CEO Perspective: Michael Biggerstaff
Michael Biggerstaff, CEO
480 New Holland Ave.
Lancaster, PA 17602
What will the print-media industry experience in 2010? Will this be a year of cost reduction or growth?
like everyone else, we’re looking forward to 2010. 2009 was a
challenging year for all of us, one full of difficult choices requiring
tough decisions. We truly believe, however, that what’s left now is to
move forward with more focused, efficient partners. I think most of the
costs reductions are done, which means it’s time to look at top line
growth once again. This time around, however, I expect we’ll all be
keeping our hand on the pulse of the bottom line while we’re pushing
What one technology will be transformative?
We’ve said it before and I’ll say it again: there is no one transformative
on the horizon. There is no white horse that’s going to save
publishing. What’s going to save publishers is taking a hard look at
all of the available technologies and asking which of these will
resonate most with their audiences. From that point, it becomes a
question of deciding what you can do yourself and what you can afford
to outsource in the name of making a good ROI for advertisers and
engaging experiences for readers.
Will the Web be strategically central to the industry?
think in many ways, the Web already is at the center of what most of us
are doing, but this doesn’t mean it’s the most important thing—only
that this is where it’s positioned. A wheel is as pointless without its
rim as it is without its hub. Many publishers make the mistake of
thinking that the central positioning of the website means that’s where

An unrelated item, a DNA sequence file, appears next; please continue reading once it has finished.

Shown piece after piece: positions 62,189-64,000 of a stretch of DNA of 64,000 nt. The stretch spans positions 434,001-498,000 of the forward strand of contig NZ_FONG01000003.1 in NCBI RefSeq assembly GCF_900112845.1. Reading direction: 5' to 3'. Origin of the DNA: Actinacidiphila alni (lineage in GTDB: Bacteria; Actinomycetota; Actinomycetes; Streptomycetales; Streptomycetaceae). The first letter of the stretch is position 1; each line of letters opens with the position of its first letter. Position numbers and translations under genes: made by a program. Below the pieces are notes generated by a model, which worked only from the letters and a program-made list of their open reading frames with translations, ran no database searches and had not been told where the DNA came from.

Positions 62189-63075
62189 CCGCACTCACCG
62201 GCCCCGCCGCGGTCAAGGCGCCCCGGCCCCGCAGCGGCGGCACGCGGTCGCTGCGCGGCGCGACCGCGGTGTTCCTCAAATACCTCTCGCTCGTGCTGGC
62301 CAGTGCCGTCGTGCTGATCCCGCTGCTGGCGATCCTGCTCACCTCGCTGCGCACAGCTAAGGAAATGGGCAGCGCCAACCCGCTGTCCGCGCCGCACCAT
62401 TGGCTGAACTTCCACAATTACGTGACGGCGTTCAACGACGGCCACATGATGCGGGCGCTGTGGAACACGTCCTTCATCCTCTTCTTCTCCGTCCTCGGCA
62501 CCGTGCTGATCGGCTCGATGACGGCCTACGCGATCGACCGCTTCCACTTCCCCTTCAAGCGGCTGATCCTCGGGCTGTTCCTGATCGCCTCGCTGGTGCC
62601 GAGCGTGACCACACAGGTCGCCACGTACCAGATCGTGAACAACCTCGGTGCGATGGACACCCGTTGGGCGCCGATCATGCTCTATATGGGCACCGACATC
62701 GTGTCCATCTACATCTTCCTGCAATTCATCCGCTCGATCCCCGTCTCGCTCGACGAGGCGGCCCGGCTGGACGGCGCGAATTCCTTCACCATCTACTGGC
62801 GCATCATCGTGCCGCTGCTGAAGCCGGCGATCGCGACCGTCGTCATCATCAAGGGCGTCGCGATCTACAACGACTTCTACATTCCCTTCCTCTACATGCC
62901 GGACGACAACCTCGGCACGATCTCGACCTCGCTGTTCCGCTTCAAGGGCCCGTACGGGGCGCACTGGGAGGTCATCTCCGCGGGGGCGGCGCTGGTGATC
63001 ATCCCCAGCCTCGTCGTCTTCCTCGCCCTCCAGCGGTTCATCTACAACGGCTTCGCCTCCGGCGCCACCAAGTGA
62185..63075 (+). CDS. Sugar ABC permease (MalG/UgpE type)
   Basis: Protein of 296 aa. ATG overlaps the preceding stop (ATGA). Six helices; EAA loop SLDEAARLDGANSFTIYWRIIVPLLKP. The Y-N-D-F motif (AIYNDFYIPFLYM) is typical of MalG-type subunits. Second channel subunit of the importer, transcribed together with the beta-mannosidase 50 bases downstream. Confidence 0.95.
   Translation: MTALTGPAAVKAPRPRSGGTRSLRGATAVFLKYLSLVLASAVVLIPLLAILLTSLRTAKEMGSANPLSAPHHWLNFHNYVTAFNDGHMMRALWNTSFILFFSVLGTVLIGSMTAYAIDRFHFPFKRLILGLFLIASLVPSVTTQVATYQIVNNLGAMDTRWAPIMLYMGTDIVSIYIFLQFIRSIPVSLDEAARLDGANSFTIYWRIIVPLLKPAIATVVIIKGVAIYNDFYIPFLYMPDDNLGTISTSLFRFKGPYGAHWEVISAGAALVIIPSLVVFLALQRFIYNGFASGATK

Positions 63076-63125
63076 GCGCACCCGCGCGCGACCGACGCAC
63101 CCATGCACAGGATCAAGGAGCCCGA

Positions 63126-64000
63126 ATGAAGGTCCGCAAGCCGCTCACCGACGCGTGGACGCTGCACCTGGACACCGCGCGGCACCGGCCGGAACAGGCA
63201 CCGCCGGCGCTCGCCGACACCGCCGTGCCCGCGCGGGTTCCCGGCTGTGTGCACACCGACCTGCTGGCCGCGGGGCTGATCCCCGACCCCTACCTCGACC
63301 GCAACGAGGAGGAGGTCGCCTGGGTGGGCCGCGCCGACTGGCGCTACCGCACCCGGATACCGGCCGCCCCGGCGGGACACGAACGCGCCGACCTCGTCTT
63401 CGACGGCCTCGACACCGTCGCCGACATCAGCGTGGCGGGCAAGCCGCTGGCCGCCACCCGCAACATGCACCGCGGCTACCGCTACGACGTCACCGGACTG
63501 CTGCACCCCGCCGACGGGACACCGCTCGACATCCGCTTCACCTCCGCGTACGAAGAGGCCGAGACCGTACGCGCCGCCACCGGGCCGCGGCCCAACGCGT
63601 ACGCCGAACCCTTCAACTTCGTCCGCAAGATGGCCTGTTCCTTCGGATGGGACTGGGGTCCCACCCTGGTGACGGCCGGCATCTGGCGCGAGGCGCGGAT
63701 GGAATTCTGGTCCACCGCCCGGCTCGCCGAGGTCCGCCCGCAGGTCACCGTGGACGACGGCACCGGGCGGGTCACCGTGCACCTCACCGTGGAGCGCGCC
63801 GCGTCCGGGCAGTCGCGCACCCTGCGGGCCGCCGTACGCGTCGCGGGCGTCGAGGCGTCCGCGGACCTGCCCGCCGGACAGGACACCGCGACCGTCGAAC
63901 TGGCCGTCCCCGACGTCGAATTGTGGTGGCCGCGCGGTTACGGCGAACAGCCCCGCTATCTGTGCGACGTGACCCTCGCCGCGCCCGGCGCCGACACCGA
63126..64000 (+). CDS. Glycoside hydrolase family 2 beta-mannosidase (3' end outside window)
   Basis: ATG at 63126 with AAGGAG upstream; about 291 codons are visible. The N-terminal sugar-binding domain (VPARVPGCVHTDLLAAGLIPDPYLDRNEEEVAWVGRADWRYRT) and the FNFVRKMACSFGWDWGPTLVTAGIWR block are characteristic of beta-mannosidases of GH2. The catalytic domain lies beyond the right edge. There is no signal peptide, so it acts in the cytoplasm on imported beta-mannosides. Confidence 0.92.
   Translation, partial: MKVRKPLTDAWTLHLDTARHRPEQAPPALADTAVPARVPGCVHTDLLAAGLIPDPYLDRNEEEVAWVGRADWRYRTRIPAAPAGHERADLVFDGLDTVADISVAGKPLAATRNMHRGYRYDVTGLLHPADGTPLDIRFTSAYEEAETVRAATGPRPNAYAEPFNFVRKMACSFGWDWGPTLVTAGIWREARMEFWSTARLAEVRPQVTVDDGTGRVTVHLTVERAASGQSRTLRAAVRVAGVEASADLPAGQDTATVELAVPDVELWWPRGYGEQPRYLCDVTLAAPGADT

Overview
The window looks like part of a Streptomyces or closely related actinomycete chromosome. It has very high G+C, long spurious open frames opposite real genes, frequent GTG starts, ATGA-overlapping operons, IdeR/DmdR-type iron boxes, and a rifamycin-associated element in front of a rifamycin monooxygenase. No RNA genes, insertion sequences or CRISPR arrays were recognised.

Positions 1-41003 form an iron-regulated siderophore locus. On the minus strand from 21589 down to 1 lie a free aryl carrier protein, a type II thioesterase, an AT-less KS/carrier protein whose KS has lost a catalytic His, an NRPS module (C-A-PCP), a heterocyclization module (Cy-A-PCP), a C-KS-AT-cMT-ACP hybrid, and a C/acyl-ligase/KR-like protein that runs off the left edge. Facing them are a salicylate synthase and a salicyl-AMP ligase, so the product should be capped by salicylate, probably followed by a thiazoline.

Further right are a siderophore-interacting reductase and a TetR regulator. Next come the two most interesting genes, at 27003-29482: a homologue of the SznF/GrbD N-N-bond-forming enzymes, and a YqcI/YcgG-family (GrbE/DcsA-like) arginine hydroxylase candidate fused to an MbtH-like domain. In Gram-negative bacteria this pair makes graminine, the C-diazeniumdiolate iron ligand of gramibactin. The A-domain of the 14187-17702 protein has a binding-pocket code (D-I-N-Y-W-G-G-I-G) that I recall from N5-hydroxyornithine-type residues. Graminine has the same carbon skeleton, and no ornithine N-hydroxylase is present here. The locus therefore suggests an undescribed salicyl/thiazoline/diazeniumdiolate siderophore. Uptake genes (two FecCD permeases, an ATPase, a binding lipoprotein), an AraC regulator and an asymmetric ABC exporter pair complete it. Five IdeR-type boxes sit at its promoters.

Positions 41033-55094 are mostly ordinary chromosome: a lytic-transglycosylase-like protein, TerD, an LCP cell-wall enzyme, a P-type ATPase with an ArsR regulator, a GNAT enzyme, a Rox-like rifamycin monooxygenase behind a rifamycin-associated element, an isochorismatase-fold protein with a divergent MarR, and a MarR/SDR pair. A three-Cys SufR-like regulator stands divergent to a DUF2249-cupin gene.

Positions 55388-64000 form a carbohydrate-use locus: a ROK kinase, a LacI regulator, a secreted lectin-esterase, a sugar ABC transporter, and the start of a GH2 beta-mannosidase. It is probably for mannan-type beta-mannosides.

all of their attention should be. Websites, thus far, have proven to be
miserable revenue generators and awful at holding reader engagement,
yet they’re still the logical place to promote more profitable
extensions like digital magazines and tradeshows.
What skills do publishers need to succeed in this era?
there are so many ways to use technology, publishers today have to be
able to look beyond the “shininess” of the new stuff to see exactly
what your particular audience cares about. Even if everyone’s talking
about Twitter, if your readers don’t care, you need to have the courage
to ignore it. Once you know what’s important for your audience, you
need to find the professionals who can develop the tools your audience
wants to see from you.
Is this a great time to be an entrepreneur in this business or a terrible one? Why?
is a great time to be an Entrepreneur. A true entrepreneur sees
opportunity no matter what the business climate. Entrepreneurs are not
swayed by the news or economic forecasts. They are driven by their own
belief in themselves to execute on their dream and do their best to be
successful. So yes, it is a good time, in tough economic times great
businesses are built. There is always a need for good ideas and if you
have one you can have a great business. People that use excuses to not
follow a dream or passion are really just not entrepreneurial at heart.